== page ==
nasty nasty nasty classnames. Why nasty? Too many of them, and they have no meaning (yes, I read the blog by John-whoever who explained that when these classes are for arbitrary page positions, there often aren't any decent names the template-writer could possibly think up). I would not want any code of mine to look like this:
<div class="span-11 prepend-2 feature-home-text">
960 (seems to be coupled with wordpress so it's even worse):
<body class="wordpress y2010 m01 d28 h04 home page pageid-18 page-author-matt page-template page-template-home-php">
<div class="grid_7 prefix_1">
<div class="grid_2 alpha">
(I'm also religiously against Yahoo's reset, it's a lot like Meyers')
<div class="subcolumns"> <-- this one's great, I know what it is!
Drupal (isnt using a grid yet, though they intend to include at least one gridded template in D7):
<div id="block-comment-0" class="clear-block block block-comment">
(I've seen worse with at least 7 different iterations of the words "block" "clear" and "comment" in it. And people complain Perl is write-only : )
I'm not saying these aren't time-savers (they obviously are esp for people who either can't code CSS easily or, as the 960 guys put it, when one needs to spit out a bunch of similar sites in a very short time). As Stubbornella says:
I'm just saying there's no way in hell I'd allow butt-ugly code like that in my HTML just to save time. But I have the freedom to say stuff like this: I'm a hand-coder and don't have to kowtow (currently) to any templating systems making my life harder.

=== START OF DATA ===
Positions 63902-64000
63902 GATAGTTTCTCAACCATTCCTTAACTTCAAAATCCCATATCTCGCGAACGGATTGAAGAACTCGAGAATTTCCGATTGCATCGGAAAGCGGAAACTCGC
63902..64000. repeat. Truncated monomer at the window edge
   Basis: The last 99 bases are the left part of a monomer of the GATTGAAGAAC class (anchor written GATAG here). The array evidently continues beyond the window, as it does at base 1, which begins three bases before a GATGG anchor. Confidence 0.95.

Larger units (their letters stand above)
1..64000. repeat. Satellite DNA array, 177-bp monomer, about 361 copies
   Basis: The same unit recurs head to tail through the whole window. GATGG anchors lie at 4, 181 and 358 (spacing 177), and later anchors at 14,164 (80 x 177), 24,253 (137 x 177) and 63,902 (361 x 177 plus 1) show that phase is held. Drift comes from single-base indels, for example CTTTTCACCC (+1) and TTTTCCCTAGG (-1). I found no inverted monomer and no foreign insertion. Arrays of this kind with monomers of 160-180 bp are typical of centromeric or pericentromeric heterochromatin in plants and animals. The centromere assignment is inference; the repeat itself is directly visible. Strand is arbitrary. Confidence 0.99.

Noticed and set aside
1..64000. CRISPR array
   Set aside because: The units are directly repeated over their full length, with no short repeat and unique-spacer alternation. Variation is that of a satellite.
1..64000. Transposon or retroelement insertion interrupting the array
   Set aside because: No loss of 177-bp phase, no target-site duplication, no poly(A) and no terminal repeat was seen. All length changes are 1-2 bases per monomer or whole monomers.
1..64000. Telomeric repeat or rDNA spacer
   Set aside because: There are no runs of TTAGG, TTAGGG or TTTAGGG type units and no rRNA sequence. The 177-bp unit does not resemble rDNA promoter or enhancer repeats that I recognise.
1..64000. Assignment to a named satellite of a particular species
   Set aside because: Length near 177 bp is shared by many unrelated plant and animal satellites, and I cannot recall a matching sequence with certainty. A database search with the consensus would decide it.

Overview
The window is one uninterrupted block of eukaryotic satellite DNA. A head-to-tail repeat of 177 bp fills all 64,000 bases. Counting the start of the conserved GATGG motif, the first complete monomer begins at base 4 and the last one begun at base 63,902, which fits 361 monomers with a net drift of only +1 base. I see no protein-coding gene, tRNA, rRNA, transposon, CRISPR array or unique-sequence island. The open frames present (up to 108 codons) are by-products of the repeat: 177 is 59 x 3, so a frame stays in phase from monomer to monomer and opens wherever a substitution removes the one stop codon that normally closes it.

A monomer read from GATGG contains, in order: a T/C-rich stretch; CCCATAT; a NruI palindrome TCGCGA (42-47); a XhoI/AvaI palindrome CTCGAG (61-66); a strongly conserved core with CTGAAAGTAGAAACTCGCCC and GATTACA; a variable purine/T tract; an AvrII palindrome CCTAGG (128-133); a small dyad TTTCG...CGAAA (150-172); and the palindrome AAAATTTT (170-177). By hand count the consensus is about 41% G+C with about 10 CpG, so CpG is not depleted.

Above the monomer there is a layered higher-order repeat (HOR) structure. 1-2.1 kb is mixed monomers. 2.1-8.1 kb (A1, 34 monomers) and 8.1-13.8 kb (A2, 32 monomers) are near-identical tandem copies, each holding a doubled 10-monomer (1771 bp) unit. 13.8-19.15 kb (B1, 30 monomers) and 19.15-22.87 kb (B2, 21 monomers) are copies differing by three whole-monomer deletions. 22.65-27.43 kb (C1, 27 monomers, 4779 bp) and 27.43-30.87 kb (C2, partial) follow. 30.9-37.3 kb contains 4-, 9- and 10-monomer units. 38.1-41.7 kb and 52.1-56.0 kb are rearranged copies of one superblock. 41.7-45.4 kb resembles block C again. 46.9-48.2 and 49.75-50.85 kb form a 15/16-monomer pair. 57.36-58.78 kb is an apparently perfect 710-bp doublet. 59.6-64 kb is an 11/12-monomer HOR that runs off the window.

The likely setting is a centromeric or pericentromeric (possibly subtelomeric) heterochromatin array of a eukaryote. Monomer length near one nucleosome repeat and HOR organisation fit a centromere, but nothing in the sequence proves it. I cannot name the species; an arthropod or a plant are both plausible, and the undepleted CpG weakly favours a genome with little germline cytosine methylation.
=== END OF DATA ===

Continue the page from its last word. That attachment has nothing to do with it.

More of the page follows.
The original point of CSS was to make individual HTML pages lighter and I think grids move back to the ages of align="center" in some respects.
I am aware of one person who found the extra, unreadable class names such a problem that they modified one of the popular grids so as not to add those classes... I ran into it while looking at "oocss" once, but dunno where it is now.
I guess instead of telling someone "just use a framework" I'd tell someone to look long and hard and decide if they are willing to go into the dark ages of divitis and classitis just for easier CSS. Sometimes it may well be totally worth it, and other times, just another way for the maintainers who come after you to lose a lot of hair. I certainly never liked the idea of 5 wrapping divs just for what may be a single line of actual content.